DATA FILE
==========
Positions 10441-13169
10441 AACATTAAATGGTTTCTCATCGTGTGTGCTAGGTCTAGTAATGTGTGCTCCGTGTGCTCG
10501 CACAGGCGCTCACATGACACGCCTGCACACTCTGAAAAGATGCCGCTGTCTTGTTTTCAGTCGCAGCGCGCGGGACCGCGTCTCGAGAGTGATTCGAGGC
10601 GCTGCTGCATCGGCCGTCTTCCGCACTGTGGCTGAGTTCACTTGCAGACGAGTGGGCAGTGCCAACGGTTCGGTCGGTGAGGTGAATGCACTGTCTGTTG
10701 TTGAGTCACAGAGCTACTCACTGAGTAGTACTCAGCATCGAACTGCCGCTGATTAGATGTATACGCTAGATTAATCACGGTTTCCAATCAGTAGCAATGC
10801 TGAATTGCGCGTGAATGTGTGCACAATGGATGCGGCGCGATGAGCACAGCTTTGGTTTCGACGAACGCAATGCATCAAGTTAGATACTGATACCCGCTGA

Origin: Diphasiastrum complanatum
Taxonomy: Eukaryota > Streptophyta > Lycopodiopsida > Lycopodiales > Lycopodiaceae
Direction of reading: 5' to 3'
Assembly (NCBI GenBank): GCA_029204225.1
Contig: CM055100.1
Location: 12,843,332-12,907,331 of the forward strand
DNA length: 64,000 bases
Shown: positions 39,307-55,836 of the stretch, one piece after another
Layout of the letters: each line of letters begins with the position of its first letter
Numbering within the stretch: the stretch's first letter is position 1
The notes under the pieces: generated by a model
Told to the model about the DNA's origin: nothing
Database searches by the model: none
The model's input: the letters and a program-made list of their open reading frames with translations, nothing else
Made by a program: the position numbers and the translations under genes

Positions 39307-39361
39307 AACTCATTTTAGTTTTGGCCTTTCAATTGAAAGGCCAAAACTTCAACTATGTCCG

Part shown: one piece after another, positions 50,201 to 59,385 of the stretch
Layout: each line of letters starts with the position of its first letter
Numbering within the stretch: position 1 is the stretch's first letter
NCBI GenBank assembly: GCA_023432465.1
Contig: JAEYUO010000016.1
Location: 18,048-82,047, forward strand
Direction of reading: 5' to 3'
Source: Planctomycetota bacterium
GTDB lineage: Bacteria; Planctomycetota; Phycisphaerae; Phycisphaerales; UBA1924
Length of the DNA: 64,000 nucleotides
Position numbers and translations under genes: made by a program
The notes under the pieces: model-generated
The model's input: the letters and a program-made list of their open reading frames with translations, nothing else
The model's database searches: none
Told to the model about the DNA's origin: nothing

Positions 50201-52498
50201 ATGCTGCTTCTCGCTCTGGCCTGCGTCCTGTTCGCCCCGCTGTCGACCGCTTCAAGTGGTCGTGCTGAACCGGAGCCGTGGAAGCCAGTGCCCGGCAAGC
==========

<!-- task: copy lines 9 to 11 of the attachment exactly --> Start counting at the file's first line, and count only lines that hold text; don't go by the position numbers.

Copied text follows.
Direction of reading: 5' to 3'
Assembly (NCBI GenBank): GCA_029204225.1
Contig: CM055100.1